Next year, Brandon Walsh will step up from number 701 to 700. The double "00" numbers are reserved for the previous year's class champions. Which is what Brandon is—the 2018 Class F7 champion.
But he's not satisfied. Because this past November, he came up short in his quest to solo finish the Baja 1000, desert racing's most grueling event.
With a heavy sigh, Brandon admits, "Winning races and a championship win is awesome, but my goal all year was a Baja 1000 finish."
"It's hard to win any class. But I feel like it's easier to win a championship than it is to win a solo at the Baja 1000. Your chances of doing that are very slim, and we could have done it. It was a hard thing to come so close to. That was tough."
After racing for over 24 hours, Brandon was in first place in his class, with the finish line in sight—until a non-Toyota part catastrophically failed.
The race was over.
At a young age, Brandon got used to winning. Baseball, soccer, whatever it was, his teams always seemed to be winners. During a trip to Mexico in high school, he set a goal to compete in the Baja 500 the following year.
"I guess I had this mindset that, ‘Oh, I've won my whole life, this is going to be easy.' And it wasn't easy. At all. It was one of the hardest things."
The humble lessons came early, fast, and hard. Brandon took to the dirt at 18, modifying his own truck (often with parts he built himself), and racing when he could scrape together the entry fees. Each race—win or lose—served up lessons in what to do differently the next time.
But even after having been at it for over a decade now—with numerous wins and Baja races—nothing really prepares you for the 1000.
"Doing a race in Baja, it's so hard. Everyone thinks it's so glorious with all the trucks racing around—and it is, it's a lot of fun. But when you're doing it, it beats the crap out of you. Mentally and physically…it's really hard. Sometimes you'll do everything you can to be mentally, physically, and your truck—ready to go—and then something crazy happens."
Here are just a few of the types of sections Baja racers have to navigate that probably didn't make it onto the SportCenter highlight reel.
Whoops: Massive dirt "speedbumps" that are 3 ft. tall, 6 ft. wide. Your truck could bottom out, so you take them at 20 mph (if you're lucky). For eight hours.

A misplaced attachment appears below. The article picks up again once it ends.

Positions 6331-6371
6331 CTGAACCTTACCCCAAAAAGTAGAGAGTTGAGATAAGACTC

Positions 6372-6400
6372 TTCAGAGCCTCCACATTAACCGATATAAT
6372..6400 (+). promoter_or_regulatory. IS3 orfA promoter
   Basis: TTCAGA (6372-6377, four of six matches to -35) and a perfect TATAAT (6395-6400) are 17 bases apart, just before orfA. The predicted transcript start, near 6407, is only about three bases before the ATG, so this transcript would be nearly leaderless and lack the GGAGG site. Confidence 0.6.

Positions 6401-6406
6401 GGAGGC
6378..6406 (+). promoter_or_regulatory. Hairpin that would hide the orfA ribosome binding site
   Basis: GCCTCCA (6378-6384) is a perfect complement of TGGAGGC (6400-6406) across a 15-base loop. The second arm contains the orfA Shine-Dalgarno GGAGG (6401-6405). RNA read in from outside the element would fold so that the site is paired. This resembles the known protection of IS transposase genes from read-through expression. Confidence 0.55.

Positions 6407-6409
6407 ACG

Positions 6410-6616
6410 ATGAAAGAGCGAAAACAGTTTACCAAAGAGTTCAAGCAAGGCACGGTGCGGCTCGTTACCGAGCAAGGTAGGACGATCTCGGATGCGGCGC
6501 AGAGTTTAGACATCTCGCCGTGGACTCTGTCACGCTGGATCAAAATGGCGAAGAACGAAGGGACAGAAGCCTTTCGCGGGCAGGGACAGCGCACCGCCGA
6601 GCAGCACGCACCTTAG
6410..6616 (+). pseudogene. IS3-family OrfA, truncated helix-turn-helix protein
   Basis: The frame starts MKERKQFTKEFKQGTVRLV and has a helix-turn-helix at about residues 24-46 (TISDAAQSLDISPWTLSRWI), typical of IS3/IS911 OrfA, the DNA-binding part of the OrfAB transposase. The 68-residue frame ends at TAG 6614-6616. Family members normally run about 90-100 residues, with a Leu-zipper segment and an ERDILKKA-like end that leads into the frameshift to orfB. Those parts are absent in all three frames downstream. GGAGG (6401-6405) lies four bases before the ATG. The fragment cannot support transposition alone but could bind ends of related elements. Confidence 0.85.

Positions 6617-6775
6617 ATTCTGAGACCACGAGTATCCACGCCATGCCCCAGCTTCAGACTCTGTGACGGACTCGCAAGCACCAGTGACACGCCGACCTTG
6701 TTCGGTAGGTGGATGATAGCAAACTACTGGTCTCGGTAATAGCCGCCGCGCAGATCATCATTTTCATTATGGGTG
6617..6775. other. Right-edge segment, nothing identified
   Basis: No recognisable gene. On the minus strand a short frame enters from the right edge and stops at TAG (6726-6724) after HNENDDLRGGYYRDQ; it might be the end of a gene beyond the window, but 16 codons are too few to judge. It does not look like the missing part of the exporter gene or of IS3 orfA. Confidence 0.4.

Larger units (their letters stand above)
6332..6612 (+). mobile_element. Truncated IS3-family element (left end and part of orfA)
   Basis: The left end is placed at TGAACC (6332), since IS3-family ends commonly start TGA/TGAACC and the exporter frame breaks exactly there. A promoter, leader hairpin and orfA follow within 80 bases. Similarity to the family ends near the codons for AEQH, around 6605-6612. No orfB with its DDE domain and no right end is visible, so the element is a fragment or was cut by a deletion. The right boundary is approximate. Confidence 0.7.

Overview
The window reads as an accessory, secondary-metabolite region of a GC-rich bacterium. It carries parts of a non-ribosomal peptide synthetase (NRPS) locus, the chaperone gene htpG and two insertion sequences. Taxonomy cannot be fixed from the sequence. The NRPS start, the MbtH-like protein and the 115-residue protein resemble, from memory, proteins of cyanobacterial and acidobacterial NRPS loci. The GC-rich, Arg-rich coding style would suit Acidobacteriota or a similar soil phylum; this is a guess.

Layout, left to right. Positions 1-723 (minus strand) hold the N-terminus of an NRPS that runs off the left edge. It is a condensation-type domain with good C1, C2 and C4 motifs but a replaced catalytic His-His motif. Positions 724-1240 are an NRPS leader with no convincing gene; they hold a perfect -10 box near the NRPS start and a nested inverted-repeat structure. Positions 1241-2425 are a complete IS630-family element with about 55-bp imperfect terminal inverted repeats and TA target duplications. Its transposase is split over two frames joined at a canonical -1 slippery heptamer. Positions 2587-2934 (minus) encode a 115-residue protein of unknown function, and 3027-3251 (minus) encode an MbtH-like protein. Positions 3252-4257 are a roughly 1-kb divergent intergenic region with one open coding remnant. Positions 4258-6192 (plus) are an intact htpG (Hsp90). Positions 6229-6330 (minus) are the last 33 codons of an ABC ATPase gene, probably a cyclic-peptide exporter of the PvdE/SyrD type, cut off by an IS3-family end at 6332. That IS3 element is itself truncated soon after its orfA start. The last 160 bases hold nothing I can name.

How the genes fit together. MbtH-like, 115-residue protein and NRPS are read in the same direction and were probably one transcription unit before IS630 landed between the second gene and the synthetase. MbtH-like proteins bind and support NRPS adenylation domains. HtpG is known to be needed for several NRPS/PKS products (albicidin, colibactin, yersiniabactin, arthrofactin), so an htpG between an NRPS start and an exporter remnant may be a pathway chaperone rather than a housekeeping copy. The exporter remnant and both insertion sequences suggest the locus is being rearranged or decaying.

Rocks: As big as your tires, and they're everywhere. If you hit one the wrong way, they can tear off a chunk of your truck. Not good.
Silt: Imagine a football field, dug 3 ft. deep. Then fill that in with soft, brown cooking flour. Now try to drive your car through it.
But it really starts to get crazy when you have to start battling your own mind.
The flashy, multi-million dollar Trophy Truck winner may race through Baja in 16 hours. But other classes, like Brandon's, often see their winners come in at well over the 30-hour mark.
"At mile 500, cactus start looking like people and people start looking like cactus. You get so tired out there, and you're just getting beat up the whole time. You literally start seeing things. You're racing two things: you're racing people and you're racing Baja, too. You're just trying to survive the elements of Mexico."
A natural question at this point might be: "Why keep doing this insane thing?"
"Every single time I leave, I think I'm not coming back. [laughs] It's so draining. But it's also so fun at the same time."
As you may have picked up by now, Brandon lives for the challenge.
"No one goes to Mexico because it's easy. We do it because it's so hard. If it was easy, everyone would do it and it wouldn't be that fun. It's so hard and there are so many things that can go wrong the whole day. It's super rewarding."
"Every 5 miles on the course, there is a post marker that says Mile 100, Mile 105, Mile 110. Every single time you get to 100, 200. It feels like good, you know? It's like a mental checkpoint that keeps you going. Every single time you see one of those little markers, even if it was 5 miles further than it was before, it just feels good. Because you know there are so many people who aren't going to make it to that mile.
It's so challenging and it's just hard. Seriously the hardest thing I've done. Ever. And I really don't like losing—I hope I get the chance to do it again."
There's yet another challenge Brandon faces: leading a team of guys through all this madness, keeping them focused, and hungry for more.
Off-road racing is demanding, and it's even harder when you don't finish—which is frustrating but common in the sport. Trying again starts with camaraderie built over years of fighting in the trenches together.
"[When a race is over], we all say the same thing—we're not going back, screw this. [laughs] But then a week later, we're like, ‘Sooo… when are we working on the truck?'"
The love of building, racing and fixing what broke—together—is just part of the culture Brandon has created within his team.
"A lot of the teams don't get to work on the cars themselves. We actually put the car together ourselves, we work on the car ourselves. The guys have control about what's going on. No one is taking orders from anyone; we're all in it together and we're going to make it work."
"I mean, what's better than to work on a race car you get to ride in, and drive around, and call your team's?"
The Toyota in your driveway might not be quite ready for 1000 miles in the Mexican desert. But with a few upgrades from TRD, you'll be ready to start exploring the wild.
Take it from Brandon:
"Do not buy some aftermarket cheap stuff. Go buy some TRD parts, and put those on your truck. Toyota put a lot of money into the R&D on [those parts]. It doesn't just fit your truck, it's made for your truck. I'm a huge believer in the TRD Pro line."
Where to start? Brandon recommends the following:
TRD Pro Shocks
TRD Pro Wheels
TRD Pro Skid Plate